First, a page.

What will you do for 4/20 here in Denver?
In the Mile High City, the 420 celebration is a major event, usually with Headliners at Red Rocks, a celebration at Civic Center Park, and small parties all over the city at retail shops.
Not sure what to do? You can:
Try to get tickets to Snoop Doggs wellness retreat at Red Rocks.
Check out the King of Cups Cannabis Competition.
Head over to a Marijuana Centric Burlesque show.
Why not try something different?
International Church of Cannabis, elevate your mind!
But something very unique to Denver that you might not know, is that there is a Church dedicated to the culture! And before you ask, no it’s not just an excuse to smoke more weed. Marijuana is already legal here, so they use it to create a very vibrant and accepting community.
The controversial Alma White
The Church started off life as an actual Church that was built in 1904 at the cost of $88,000 ($2,482,470.00 in today’s dollars) and was known as Barnitz Memorial Lutheran Church. Several Reverends gave fiery speeches at this location, and none were so controversial as the outspoken, feminist, racist Alma White.
Alma was the first Female Bishop consecrated in the United States in 1918. Alma purchased the church around 1915 for $20,000.00 ($501,480.00 in today’s dollars) from the mortgage holders. She moved the Pillar of Fire, as her ministry was known, out of the tents on the streets of Denver and into the building at 400 S. Logan Street.
Feminist, business woman, Klan sympathizer, and temperance movement leader
Alma was no stranger to hot topics, and not only did she deliver sermons aimed at raising the spirituality of the local population, she was by all accounts a shrewd negotiator who regularly made great deals in real estate and business. Her goal was to make the church a youth church, where she would would teach the children through the use of “dramatic and other instructive means, the evil effects of alcohol on the human system”. She was at the forefront of the temperance movement before Prohibition was passed around legislature in 1919. Alma eventually acquired a radio station and moved the church from 400 S. Logan to Westminster Colorado, and finally New Jersey and called it “The Pillar of Fire” as her congregants had taken to calling it from passages from Exodus.
How the International Church of Cannabis came to be
The building continued in use a Lutheran Church, with presumably (and hopefully) more tolerant services until it was almost forced to be sold to investors during the 1970’s Denver Urban Renewal movement. Plans were to sell the whole block for approximately $1.2 million to developers so that they could build an office building for $25-30 million unless the Church could underwrite the development.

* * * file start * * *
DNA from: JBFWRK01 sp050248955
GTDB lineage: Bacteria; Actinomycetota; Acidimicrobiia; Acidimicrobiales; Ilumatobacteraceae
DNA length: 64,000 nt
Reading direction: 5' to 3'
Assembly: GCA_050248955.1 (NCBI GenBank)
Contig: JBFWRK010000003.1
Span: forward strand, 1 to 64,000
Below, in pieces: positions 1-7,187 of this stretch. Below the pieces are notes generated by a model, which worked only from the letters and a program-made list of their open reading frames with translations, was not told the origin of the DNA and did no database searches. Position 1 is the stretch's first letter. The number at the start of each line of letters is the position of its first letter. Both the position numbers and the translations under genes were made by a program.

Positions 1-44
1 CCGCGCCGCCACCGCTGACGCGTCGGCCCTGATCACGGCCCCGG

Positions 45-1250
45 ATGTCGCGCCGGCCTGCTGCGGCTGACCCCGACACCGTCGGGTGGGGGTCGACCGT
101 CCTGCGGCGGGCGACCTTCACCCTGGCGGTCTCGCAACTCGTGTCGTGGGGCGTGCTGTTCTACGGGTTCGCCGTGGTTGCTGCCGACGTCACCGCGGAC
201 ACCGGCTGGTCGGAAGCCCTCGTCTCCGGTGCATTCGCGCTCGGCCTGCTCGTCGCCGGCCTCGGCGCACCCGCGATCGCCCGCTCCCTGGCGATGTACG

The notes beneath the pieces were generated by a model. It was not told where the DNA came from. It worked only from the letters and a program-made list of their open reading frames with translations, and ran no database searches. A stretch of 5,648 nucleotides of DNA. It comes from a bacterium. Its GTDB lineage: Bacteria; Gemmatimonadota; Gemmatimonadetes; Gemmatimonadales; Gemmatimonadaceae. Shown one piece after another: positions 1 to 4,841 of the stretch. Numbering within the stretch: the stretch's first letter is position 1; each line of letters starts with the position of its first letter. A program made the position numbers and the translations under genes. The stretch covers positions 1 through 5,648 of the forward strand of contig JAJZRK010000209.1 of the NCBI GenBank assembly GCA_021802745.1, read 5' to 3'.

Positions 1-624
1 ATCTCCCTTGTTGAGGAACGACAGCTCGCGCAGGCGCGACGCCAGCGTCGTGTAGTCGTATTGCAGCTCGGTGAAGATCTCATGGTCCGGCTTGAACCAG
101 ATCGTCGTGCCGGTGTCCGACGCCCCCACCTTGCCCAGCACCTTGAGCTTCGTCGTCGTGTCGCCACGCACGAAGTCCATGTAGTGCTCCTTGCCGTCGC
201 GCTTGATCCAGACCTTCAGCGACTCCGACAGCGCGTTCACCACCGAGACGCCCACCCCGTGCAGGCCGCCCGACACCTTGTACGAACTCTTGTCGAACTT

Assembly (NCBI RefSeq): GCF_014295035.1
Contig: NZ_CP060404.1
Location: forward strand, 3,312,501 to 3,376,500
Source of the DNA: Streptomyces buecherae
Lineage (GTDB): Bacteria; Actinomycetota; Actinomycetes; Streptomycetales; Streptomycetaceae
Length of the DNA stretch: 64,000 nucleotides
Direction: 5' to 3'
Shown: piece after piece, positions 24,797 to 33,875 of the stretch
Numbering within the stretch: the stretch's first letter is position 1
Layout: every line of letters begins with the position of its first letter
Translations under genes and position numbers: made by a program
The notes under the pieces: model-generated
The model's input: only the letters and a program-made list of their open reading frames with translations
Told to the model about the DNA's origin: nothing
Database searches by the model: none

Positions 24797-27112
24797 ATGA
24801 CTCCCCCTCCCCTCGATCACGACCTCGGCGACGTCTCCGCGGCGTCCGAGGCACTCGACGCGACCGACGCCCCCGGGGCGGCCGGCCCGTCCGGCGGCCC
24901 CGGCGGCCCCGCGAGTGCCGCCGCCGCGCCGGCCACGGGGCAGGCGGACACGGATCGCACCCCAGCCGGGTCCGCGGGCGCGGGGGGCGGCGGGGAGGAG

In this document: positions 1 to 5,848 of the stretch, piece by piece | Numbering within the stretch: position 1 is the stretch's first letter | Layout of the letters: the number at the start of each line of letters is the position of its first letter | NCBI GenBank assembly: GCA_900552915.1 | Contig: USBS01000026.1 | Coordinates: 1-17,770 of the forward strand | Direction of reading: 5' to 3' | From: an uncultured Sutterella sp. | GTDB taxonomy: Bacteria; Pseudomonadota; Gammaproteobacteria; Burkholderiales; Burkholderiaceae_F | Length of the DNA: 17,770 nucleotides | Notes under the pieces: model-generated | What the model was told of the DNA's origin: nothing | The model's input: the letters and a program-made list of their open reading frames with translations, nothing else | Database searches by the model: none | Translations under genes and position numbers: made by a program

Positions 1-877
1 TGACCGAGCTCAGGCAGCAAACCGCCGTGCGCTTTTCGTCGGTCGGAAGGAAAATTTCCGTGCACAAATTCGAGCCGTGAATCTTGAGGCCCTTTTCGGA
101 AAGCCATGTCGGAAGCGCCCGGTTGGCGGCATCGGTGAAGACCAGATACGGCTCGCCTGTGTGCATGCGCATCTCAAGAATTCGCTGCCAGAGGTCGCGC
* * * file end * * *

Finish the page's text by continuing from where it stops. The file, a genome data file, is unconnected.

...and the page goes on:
Mt. Cavalry bought the church in 1990 for the sum of $187,000.00 and continued services for the community. The Church was eventually put up for sale around 2015, and was sold for $1 million and became the place of love and acceptance that it is today.
The group of like minded individuals who purchased the property enlisted or cajoled Kenny Scharf, a prolific artist, into changing the house of worships facade into something more suiting of multiple spiritualities. Likewise, the renowned artist Okuda San Miguel created the murals inside in his signature style which are geometric structures and has been described as pop surrealism with a clear street influence of urban art .
Denver’s culinary scene is amazingly diversified and there’s a really strong farm-to-table scene throughout the city. This means menus rotate often and our tastings change based on the seasons. You will make new friends, eat delicious food, laugh and learn as your local guide teaches you all about the Denver food scene.
Usually, after one visits the International Church of Cannabis, people ask, “How high are you?”
Of course you can always answer them with, ”One mile high!”
You don’t need to worry about a “contact” high since they installed several air purifiers throughout the building so there is absolutely no odor of marijuana present at all. The interior of the church itself is decorated in what could be Avant-Garde meets pop culture.
The basement is an area where members and visitors can relax and chat, play video or board games, and gather on numerous funky couches and chairs, one such plastic covered couch which was owned by Shaun White, aka “The Flying Tomato”. Lots of pop art adorns the walls and there are refreshments for sale (all devoid of cannabis).
Friday nights, the services include Ted Talks, comedians, and other interesting speakers. You have to be a member of the church in order to attend services where you can consume the “sacred herb”, but membership is not very strict.
The church is open to the public Friday from 1-3pm, and Saturday & Sunday from 12-5pm as long as you are 21 and up and can be seen for a $5 donation. There is no consumption allowed during these hours, but you can go and take a tour of the photogenic property and take as many pictures as you like as long as they are not commercial.
For the 420 celebration, they have mapped the amazing murals on the ceiling and will have a laser light show and guided meditation, as well as special guest Melody Monroe who’s voice and sound will compliment the experience.
Tickets are $15 and it should not be missed on a visit to Denver whether you enjoy Cannabis Culture or not.